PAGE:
'I blame milk. That unassuming, ubiquitous white substance that we take for granted in Australia. It was cow's milk that turned my life around, and set me on a path that has changed not only my way of living but also my world view. Yes, that innocent stuff that comes from the bovine udder was the inspiration to help me make the move from gritty, urban inner Sydney to impossibly lush green Tasmania. From a clean and cushy life to one that involves—quite literally—mud, blood and tears. And to the non-food types among you (apparently there are some out there), the story seems more unlikely with every telling.'
Milk has long been a favourite topic for Matthew Evans. The former chef and food critic turned Tasmanian smallholder says his best-ever job was 'running around the streets of a suburb called Weston in Canberra, delivering milk to people's doorsteps three nights a week after school'. Real milk, he says, used to be 'unhomogenised, gloriously cream-topped full-fat milk [that came] in 600-milliltre bottles'. Yes! I remember it too and it was indeed great tasting milk back then! It was a less-than-memorable milk in a $12 (!) cup of coffee that Matthew Evans drank at a 'swank' three chef's hats restaurant in Sydney that got him thinking that milk was no longer simply milk, but 'a barometer of an industrial food system'. This set him on a journey to not only discover why some food tasted better than others, and why some growers were better known for the flavour and quality of their produce. In turn this led to a move both philosophical and physical from Sydney to Hobart, and then to a farm in the Huon Valley where he could raise chooks and rare-breed pigs, and keep a cow and grow vegetables.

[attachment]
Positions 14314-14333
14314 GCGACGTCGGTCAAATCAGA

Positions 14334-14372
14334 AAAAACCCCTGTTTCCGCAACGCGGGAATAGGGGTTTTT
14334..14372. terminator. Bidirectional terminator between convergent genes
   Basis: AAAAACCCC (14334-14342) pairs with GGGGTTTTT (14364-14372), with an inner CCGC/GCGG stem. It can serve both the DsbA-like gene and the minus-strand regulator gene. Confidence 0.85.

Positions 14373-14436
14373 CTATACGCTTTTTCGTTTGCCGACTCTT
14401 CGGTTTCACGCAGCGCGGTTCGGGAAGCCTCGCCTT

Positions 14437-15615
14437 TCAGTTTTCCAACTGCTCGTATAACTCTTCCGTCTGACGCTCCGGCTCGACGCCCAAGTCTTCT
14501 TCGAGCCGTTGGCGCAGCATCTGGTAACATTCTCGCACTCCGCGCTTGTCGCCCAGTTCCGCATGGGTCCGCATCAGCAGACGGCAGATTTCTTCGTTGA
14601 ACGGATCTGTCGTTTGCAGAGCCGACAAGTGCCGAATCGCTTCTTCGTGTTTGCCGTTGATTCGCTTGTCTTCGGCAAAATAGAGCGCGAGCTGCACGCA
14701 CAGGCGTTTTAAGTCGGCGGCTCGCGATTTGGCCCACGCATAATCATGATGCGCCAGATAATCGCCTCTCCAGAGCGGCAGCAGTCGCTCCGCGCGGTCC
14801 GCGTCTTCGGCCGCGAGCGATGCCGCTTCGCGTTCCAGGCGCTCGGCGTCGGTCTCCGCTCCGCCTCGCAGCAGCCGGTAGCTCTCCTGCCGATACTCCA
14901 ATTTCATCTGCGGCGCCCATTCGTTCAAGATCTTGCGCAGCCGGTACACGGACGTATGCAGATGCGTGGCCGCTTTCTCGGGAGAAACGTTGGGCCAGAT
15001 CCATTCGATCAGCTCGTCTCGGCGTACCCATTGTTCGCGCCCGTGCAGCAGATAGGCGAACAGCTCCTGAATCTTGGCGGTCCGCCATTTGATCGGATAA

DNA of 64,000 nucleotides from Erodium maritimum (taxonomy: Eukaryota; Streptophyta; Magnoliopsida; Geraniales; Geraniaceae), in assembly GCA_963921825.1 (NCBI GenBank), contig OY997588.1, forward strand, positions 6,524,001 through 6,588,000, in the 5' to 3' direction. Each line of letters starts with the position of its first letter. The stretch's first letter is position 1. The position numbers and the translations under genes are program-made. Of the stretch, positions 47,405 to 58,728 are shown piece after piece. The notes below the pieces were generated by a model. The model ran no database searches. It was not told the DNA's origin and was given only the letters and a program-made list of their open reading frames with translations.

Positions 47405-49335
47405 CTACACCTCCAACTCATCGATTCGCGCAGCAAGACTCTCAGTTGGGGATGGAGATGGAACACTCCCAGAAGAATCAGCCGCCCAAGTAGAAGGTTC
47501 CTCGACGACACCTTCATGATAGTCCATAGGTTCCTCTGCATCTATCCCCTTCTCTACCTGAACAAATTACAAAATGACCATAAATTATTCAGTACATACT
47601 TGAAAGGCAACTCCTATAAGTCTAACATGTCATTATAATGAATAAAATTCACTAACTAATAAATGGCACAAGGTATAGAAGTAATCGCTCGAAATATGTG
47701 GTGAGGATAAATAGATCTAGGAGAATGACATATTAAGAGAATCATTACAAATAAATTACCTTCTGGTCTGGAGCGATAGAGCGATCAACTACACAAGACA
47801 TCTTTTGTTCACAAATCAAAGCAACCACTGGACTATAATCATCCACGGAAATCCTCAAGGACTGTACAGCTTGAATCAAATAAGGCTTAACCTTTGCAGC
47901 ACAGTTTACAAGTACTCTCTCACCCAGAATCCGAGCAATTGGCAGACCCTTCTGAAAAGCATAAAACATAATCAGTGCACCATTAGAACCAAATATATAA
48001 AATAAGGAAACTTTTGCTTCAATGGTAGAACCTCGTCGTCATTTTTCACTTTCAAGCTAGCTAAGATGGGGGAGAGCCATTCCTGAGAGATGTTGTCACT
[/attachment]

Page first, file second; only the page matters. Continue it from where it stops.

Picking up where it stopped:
In his memoir, The Dirty Chef (subtitled 'from big city food critic to foodie farmer'), Matthew Evans writes eloquently about his life in 'Tassie', a place where 'in the cooler months, mist clings to the hills and frost as thick and white as royal icing slinks into the hollows'. He shares his experiences as he transforms from 'an urban dag to country boy in the bush': the birth of a lamb, the death of the family cow, the (wickedly) high cost of fencing, the joy of eating carrots pulled fresh from the garden, the fattening of pigs, and the humane slaughter of hand-reared animals. There are recipes, too, at the end of almost every chapter. And coming from The Gourmet Farmer, they're good, down-to-earth recipes, such as apple and saffron tea cake, salty pear tarte tatin and Hristina's cherry strudel, for example.
Listen to Matthew in conversation with ABC RN's Richard Fidler in this podcast, where he talks about his life on the farm and his philosophy on food and how it should taste.
The Dirty Chef by Matthew Evans, Allen & Unwin, $29.99. With sincere thanks to Matthew and the publicity team at Allen & Unwin for giving me the opportunity to read and review this memoir. I have thoroughly enjoyed it and now look forward to trying my hand at some of the recipes. Being summer, I think I'll start with the cherry strudel!
Cookbook reviews and interviews with food writers and chefs.